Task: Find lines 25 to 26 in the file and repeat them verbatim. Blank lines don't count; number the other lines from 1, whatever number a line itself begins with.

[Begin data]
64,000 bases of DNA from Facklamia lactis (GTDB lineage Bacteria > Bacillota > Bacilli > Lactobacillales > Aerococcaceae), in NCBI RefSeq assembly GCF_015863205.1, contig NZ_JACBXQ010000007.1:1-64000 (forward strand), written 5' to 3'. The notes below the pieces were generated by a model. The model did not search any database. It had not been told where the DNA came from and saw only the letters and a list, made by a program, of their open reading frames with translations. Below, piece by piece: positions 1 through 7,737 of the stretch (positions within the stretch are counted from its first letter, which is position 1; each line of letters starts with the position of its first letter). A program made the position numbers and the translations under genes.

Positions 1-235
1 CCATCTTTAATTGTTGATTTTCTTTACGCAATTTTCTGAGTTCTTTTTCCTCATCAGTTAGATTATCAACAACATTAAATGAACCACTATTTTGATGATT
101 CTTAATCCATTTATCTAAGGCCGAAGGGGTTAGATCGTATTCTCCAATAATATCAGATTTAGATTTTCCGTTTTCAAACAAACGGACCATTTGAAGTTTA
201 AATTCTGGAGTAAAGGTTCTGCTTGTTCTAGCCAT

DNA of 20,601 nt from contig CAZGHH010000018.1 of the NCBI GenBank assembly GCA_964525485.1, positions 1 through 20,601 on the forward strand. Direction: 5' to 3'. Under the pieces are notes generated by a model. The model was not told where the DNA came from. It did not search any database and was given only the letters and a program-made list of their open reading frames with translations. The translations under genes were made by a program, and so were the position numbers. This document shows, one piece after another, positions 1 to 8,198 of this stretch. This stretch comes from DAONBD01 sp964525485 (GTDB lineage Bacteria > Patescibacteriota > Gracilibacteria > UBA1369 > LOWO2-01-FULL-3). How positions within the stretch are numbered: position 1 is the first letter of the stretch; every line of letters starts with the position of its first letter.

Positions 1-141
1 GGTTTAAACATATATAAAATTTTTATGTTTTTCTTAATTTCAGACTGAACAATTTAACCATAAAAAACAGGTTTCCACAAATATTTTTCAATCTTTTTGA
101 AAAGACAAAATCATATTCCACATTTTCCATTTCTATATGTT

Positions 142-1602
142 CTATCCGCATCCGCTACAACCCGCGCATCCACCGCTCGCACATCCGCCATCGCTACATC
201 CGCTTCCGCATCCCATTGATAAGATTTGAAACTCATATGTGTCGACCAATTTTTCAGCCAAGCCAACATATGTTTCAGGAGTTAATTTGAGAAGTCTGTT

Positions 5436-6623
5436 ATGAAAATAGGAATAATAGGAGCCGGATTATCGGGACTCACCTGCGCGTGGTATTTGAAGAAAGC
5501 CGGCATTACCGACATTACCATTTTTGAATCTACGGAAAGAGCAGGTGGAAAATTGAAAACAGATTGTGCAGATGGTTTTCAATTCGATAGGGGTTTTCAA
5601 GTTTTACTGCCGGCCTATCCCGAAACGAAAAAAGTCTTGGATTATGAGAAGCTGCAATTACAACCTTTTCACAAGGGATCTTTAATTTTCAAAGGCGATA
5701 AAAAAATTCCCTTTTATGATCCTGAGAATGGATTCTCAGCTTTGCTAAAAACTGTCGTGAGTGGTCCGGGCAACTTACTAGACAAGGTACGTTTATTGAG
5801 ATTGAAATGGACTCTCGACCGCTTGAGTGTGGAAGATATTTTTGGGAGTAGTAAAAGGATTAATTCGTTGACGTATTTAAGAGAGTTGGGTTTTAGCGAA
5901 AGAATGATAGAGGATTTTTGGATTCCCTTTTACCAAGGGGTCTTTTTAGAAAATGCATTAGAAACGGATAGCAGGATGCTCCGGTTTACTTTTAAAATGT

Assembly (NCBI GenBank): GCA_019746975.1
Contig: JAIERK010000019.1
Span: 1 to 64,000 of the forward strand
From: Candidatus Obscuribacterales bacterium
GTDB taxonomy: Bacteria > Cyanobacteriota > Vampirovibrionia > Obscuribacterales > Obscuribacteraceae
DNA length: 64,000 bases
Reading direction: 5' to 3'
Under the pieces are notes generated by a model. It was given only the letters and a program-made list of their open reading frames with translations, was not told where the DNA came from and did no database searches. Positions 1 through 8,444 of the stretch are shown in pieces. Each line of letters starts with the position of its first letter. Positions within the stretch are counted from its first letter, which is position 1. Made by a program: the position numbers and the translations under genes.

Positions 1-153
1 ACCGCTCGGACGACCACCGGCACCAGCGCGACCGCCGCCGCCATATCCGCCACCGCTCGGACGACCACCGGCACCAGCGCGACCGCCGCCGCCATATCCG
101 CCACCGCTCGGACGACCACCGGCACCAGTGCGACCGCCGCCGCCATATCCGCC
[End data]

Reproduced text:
DNA length: 64,000 bases
Reading direction: 5' to 3'